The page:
Summa’s contribution is both precisely argued and strategically interesting, as she, like Wehrle in her paper (see below), brings phenomenology systematically and critically into contact with concurrent theories, especially Butler’s. In doing so she disabuses us of certain common misconceptions about phenomenology, namely of being a subjectivist, pre-post-modern (i.e. modern) project. At the same time she actualises a transcendental line of questioning by elaborating on the conditions of possibility of expression and performance as well expression and performance as conditions of the possibility of subject-formation.
Wehrle contends “that Butler’s account of performativity as well as her ethics of precarity could profit from a phenomenologically-informed account of bodily performativity, which includes its passive and active aspects.” (126) She then explicates bodily performativity in terms of engagement: “as embodied, we are engaged with our environment and creative with regard to our relation with it. […] This relation, the performances of the body, so I want to argue here, have ontological relevance in that they can create real and lasting changes in situations, the environment and the bodies themselves.” (127) This “performative force of the body often goes unnoticed” (128), because it is usually anonymous.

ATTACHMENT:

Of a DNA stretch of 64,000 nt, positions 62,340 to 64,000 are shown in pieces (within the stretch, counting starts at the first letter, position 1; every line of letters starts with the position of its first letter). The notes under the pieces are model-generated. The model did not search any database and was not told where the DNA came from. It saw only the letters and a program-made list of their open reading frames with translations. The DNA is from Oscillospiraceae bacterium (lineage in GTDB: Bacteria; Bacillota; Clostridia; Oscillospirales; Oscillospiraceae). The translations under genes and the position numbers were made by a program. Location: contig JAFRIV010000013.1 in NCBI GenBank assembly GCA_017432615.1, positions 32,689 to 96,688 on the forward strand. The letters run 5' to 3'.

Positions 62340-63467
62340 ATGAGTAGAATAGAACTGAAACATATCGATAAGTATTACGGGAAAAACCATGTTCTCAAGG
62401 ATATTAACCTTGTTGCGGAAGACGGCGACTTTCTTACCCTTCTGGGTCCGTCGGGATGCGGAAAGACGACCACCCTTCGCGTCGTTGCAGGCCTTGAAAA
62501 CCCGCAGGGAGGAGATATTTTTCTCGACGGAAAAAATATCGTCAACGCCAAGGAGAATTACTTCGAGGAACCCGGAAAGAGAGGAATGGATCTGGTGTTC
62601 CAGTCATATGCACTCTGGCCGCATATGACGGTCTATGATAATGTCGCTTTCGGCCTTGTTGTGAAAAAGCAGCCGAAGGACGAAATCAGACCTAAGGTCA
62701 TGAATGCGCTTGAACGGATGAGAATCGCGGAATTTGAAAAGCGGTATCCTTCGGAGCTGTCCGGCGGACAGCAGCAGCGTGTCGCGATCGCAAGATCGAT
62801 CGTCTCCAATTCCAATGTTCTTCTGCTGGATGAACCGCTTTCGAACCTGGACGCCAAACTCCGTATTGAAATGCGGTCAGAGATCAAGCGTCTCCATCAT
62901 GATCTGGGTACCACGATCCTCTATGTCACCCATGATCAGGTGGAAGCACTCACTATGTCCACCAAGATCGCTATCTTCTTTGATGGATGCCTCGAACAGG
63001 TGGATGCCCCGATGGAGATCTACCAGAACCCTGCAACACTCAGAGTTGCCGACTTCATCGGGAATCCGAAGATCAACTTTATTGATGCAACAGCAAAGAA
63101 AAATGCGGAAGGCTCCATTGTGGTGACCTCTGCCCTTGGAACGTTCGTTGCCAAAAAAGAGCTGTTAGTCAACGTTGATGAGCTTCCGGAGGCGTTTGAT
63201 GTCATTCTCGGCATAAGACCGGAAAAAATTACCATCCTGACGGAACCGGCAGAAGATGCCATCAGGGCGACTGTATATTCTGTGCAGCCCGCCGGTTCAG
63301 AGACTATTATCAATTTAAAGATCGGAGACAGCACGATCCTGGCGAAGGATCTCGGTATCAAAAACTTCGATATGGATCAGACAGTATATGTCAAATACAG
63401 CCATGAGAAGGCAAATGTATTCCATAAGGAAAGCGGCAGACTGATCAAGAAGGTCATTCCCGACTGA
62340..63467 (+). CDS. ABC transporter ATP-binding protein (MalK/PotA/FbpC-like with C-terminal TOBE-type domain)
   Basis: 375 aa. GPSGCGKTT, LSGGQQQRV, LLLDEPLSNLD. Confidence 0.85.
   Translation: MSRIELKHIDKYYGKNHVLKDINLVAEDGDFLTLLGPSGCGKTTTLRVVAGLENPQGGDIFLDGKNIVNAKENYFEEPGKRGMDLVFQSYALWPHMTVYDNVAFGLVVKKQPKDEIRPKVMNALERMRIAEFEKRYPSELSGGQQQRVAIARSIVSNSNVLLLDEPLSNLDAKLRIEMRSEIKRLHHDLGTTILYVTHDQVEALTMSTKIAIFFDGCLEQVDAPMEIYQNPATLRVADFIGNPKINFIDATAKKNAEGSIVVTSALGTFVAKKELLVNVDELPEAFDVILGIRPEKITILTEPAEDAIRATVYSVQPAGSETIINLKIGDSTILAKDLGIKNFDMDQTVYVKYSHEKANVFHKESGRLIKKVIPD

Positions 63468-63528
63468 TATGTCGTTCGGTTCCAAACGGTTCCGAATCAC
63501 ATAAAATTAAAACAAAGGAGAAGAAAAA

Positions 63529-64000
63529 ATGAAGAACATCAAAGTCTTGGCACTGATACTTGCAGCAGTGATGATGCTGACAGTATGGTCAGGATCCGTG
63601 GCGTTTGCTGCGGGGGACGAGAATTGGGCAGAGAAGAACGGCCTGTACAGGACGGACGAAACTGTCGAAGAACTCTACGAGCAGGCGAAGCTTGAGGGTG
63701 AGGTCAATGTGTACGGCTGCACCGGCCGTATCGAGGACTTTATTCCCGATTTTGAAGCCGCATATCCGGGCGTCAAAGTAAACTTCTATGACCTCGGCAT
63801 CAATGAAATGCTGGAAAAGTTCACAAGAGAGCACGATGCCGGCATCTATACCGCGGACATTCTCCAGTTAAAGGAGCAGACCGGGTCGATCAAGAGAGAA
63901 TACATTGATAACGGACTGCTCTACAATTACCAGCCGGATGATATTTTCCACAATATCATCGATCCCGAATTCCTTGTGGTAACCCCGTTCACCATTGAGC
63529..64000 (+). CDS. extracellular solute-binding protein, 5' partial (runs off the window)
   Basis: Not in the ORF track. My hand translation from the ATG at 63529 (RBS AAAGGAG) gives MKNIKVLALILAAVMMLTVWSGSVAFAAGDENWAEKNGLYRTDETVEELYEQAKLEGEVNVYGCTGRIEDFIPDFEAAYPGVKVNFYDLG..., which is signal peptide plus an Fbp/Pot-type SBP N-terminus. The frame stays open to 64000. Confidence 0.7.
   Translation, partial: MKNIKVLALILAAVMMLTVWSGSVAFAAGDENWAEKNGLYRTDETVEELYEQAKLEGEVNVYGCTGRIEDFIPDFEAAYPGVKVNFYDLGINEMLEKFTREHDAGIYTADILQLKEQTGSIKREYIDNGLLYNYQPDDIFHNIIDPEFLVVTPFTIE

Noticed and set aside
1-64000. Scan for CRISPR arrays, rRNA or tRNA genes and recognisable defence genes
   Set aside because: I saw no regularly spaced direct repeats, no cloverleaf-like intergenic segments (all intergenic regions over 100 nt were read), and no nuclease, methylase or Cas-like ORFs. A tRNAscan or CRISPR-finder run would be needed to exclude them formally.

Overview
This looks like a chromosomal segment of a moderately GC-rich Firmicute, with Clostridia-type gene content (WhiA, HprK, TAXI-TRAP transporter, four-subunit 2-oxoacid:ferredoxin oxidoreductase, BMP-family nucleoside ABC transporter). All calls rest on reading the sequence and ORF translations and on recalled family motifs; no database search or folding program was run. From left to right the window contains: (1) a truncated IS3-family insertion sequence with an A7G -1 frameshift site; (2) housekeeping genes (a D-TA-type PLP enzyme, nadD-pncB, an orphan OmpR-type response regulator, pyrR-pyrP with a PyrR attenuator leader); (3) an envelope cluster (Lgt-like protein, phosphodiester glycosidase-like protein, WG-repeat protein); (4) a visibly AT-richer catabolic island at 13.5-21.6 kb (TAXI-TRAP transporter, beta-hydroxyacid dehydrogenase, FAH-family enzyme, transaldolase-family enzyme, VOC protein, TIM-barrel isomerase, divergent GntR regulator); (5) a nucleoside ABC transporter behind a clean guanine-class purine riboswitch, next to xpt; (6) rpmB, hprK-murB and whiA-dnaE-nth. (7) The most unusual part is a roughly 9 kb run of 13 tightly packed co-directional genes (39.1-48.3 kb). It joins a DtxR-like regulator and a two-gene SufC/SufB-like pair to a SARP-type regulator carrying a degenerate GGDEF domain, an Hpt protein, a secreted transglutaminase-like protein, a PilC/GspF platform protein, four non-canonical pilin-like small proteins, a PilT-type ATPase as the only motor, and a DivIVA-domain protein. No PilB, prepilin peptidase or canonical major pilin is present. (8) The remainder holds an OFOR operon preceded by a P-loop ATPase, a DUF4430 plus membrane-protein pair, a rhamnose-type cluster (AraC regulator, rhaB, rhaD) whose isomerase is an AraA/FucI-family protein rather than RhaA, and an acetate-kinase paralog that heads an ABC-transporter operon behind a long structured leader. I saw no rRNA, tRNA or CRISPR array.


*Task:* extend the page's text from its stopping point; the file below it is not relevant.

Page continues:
While our bodies can actively perform, they can also be acted on, for example through bodily discipline, which Wehrle interprets as “forced or prefixed habituation” (130), be it through external forces or internalised norms. Thus bodies are normalised. Depending on the situation, the norms working on bodies and bodily behaviour are either experienced as comfortable (in case we conform to them) or uncomfortable (in case we do not conform to them) (132).